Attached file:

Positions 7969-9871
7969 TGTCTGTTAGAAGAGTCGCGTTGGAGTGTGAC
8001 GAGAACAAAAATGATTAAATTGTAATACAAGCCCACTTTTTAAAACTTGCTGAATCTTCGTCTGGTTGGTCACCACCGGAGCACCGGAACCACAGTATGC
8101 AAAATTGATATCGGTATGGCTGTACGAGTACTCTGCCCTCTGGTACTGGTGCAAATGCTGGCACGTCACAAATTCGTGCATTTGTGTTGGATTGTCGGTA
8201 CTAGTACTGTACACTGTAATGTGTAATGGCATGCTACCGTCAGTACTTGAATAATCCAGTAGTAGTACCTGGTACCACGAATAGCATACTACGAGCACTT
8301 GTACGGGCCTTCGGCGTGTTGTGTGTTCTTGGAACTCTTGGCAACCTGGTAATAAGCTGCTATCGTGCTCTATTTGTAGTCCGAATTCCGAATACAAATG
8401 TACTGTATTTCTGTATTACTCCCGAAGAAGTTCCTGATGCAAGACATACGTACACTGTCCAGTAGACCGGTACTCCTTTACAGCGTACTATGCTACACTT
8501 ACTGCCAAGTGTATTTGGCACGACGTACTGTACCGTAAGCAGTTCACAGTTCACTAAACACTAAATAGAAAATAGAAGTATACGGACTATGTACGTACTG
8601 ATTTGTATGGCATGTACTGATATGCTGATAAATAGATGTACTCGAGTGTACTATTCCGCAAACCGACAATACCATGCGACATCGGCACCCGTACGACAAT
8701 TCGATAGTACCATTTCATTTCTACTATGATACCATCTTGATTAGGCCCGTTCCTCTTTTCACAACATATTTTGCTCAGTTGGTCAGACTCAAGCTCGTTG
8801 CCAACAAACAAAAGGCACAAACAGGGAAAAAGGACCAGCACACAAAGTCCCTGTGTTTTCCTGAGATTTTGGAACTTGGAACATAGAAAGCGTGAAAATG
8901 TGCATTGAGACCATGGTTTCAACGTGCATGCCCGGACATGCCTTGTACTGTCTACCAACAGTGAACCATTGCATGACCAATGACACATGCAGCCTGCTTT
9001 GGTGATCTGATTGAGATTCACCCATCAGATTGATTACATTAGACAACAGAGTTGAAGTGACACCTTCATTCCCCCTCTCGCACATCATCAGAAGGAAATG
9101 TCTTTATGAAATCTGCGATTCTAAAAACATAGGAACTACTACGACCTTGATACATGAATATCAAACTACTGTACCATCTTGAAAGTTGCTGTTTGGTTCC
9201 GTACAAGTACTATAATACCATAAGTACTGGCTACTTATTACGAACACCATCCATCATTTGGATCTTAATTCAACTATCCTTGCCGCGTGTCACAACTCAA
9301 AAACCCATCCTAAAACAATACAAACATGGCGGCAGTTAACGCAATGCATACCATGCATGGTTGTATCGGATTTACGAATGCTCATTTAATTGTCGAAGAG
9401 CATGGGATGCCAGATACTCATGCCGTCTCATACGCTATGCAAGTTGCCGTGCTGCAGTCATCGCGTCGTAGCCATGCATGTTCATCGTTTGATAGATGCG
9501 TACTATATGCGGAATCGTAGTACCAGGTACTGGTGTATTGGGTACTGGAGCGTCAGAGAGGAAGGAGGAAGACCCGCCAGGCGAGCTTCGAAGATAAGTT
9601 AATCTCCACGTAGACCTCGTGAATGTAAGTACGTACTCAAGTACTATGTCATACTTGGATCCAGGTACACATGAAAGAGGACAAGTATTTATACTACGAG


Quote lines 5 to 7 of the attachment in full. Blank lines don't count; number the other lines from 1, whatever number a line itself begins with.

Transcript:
8201 CTAGTACTGTACACTGTAATGTGTAATGGCATGCTACCGTCAGTACTTGAATAATCCAGTAGTAGTACCTGGTACCACGAATAGCATACTACGAGCACTT
8301 GTACGGGCCTTCGGCGTGTTGTGTGTTCTTGGAACTCTTGGCAACCTGGTAATAAGCTGCTATCGTGCTCTATTTGTAGTCCGAATTCCGAATACAAATG
8401 TACTGTATTTCTGTATTACTCCCGAAGAAGTTCCTGATGCAAGACATACGTACACTGTCCAGTAGACCGGTACTCCTTTACAGCGTACTATGCTACACTT